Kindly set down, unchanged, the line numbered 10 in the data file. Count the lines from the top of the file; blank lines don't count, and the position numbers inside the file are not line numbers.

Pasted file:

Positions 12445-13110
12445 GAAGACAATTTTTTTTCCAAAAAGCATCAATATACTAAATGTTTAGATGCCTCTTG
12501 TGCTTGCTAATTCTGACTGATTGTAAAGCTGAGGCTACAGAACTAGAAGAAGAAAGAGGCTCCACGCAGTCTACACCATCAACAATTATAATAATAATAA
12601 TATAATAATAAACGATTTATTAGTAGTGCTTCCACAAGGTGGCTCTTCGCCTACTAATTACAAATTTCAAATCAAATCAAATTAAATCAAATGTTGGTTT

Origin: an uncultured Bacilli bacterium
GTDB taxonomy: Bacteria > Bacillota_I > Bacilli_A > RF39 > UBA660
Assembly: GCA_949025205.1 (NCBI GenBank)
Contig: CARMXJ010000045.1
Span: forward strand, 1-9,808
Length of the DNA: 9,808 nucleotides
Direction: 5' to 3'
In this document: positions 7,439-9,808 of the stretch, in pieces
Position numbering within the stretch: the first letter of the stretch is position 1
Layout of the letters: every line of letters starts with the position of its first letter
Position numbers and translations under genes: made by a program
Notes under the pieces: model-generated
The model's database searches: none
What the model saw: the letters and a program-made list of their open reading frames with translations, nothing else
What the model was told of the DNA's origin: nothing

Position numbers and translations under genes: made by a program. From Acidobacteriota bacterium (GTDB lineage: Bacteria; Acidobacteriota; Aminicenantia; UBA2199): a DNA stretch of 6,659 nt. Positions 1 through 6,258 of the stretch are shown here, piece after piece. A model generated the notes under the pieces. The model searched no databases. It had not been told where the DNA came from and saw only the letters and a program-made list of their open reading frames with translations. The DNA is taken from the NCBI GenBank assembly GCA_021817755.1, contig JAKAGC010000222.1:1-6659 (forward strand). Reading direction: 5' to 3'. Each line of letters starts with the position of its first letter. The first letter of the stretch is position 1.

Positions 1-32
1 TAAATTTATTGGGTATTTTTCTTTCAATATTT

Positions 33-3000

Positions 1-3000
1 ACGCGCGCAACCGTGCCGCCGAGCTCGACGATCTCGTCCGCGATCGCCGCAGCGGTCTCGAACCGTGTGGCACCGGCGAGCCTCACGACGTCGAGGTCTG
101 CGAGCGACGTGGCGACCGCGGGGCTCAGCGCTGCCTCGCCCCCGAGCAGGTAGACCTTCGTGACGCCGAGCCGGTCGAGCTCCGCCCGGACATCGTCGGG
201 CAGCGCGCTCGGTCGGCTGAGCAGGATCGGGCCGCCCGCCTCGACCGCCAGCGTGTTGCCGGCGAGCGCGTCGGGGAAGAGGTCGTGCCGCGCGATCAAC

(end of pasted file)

Length of the DNA: 9,808 nucleotides